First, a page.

2020 mindset is so tiring. Bomb-reviewing projects because seeing interracial couples onscreen offend your existence.

  8. Mignionette says:

    Ok so I’ve watched the trailers on YT and it all makes sense now. The White supremacists seem up in arms bc;
    1. This is a film with black people not engaged in slave roles or some sort of modern day struggle slavery / hood life.
    2. Lots of thinly veiled references to racial and social injustices (SJW alert)
    3. Black people / children are presented as noble, worthy, attributed to high class and social standing. Dressed nicely as if re-writing period pieces and fairy tales etc
    4. Lots of references to popular children’s books which would piss off the white supremacists as black children seem to be ‘appropriating’ these ‘sacred spaces’. Especially when you consider that traditionally black children are often not written as carefree, adventurers for the big screen or even children when it matters.
    5. Angelina Jolie is seen as problematic for white supremacists due to her Josephine Baker-esque rainbow tribe of children
    6. David Oyelowo posted on Insta during the June protests and garnered a lot of hate from the supremacist nutters so he’s also on some sort of problematic hit list.

    I wish these two luck with this project. Gonna buy a few tickets for nieces and nephews to support.

    • fluffy_bunny says:

      There’s people who find Angie problematic because she has adopted children? Do they also have a problem with the new justice having adopted children? Could it be the fact that Angie has adopted children and she’s not straight that they actually have problems with?

  9. Valiantly Varnished says:

    It looks interesting to me. And even if it didn’t I will STILL watch it just on general principle.

  10. Athyrmose says:

    I watched the trailer a couple of weeks ago, and was so incensed by the comments that I tweeted a complaint to YouTube. People are quoting Mein Kampf in there.

    Those quotes pass the hate speech algorithm. It’s disgusting.

  11. L4frimaire says:

    It looks like an interesting with good visuals film worth checking out. I’m getting an impression of the children in the story/ adventure but no idea from the brief trailer about Oyelowu’s and Jolie’s characters or chemistry but there is intrigue and a bad aunt of something. Whoever styled Angelina’s wig makes her look geriatric. That’s what I found distracting.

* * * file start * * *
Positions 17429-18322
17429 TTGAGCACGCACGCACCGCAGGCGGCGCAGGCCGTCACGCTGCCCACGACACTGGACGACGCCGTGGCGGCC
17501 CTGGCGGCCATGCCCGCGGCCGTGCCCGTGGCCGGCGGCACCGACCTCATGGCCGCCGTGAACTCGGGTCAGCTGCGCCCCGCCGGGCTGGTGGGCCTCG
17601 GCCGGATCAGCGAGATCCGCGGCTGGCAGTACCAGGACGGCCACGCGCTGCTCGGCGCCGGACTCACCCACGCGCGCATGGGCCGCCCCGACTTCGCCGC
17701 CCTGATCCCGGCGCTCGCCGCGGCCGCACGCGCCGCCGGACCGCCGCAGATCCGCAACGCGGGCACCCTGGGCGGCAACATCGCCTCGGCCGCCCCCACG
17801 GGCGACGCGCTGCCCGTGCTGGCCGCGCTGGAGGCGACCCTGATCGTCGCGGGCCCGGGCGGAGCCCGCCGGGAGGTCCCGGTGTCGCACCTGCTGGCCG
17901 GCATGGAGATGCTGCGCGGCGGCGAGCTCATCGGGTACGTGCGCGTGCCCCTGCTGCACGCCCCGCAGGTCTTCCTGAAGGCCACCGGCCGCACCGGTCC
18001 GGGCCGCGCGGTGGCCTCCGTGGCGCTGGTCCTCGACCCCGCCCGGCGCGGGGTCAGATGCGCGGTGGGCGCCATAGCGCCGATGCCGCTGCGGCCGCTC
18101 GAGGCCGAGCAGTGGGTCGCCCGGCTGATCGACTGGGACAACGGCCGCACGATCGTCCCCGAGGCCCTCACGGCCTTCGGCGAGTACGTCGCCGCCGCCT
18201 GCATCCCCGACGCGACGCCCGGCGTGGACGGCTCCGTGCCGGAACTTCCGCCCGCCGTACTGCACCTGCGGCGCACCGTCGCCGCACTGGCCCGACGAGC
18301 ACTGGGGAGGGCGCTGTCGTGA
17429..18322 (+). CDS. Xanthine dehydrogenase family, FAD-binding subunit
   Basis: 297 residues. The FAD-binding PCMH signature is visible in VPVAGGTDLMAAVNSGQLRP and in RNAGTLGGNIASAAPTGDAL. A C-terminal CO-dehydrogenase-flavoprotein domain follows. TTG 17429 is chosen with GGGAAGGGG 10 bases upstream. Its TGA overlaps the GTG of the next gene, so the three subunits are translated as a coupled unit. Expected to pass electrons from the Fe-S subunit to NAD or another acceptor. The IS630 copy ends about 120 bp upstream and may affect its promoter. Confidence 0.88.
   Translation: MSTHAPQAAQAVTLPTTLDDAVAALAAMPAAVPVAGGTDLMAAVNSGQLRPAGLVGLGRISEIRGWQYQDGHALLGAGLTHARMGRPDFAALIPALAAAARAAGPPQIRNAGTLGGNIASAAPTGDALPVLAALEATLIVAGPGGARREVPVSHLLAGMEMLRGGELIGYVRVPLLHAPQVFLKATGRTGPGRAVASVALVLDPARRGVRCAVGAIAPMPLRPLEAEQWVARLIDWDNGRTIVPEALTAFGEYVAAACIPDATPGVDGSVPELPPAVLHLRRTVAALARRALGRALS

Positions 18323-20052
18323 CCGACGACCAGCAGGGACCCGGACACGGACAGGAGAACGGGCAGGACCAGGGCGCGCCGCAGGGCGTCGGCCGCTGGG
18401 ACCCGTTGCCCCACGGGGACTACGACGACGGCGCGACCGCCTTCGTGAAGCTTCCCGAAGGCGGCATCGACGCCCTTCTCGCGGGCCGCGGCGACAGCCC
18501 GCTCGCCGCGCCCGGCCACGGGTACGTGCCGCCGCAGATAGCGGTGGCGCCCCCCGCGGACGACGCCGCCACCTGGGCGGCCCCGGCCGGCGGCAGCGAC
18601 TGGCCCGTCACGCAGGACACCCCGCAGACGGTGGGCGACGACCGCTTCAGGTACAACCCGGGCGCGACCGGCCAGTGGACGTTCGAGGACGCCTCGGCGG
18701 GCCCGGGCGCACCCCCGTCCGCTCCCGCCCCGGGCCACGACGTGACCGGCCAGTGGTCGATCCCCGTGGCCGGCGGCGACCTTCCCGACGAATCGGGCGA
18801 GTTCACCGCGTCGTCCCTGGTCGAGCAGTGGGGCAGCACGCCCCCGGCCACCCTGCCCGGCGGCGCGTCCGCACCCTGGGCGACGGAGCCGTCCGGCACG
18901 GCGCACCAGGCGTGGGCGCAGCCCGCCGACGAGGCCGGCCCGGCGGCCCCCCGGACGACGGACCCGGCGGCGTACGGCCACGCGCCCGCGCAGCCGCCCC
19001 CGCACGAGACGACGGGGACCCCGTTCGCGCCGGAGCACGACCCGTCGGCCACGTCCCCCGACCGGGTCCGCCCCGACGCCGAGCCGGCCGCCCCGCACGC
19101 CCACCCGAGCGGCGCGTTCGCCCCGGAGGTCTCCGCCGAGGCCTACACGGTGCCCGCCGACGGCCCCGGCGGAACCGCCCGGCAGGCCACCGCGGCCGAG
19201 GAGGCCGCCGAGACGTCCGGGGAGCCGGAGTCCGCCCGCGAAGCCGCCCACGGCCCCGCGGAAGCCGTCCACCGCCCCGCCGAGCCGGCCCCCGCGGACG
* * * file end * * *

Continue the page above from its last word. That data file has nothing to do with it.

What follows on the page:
12. Honora says:

    Weird looking movie. I’ll wait for the actual reviews… Racist incels are pathetic. They probably also don’t like that there’s no white man main character. The main bad character seems to be a woman, it’s usually a man. Things are changing. I love Jolie but is her British accent bad? Sounds funny to me but then I’m not British. Interesting to be that she chose to do this film, as she’s working less than she used to. maybe it will be as good as maleficent

    • Lily P says:

      It’s a bit weird – I’d say it’s reminiscent of an early 20th/late 19th century theatre English accent. We still have user similar accents and tonal emphasis for our portrayal of Victorian era plays – bit OTT maybe for a Hollywood film

      • antipodean says:

        I think it’s what is known as Received Pronunciation, and used to be used widely in the British Theatre and Radio shows as a standard sort of English. Jolie is attempting it, and not too badly, but it is a little dissonant to my ear. Good for her for trying though. I will definitely see this movie and add my ticket to the support for what looks like a good fantasy tale.

    • Halloweenisascam says:

      Amy Walker, accent expert, has done YTubes on accents and said Jolie’s received pronunciation in Malificent was MAGNIFICENT. Apparently her Brit accent (of this RP type) is just very solid.

  13. Sandy says:

    This looks like the kind of rich, absorbing fantasy that kids of 2020 could use right now. I know I could.

  14. MissMarierose says:

    Well, you know what? F**k those racist a-holes.
    I’m going to see this movie TWICE just to spite them.
    I’m sick to death of these bigoted snowflakes.

  15. Lily P says:

    I’m so excited for my nieces and nephews (and all children) to finally start having fairy tales that they relate to a more common norm. I don’t understand how anyone would take offence to a children’s film that is celebrating diversity while exploring the power of a child’s imagination.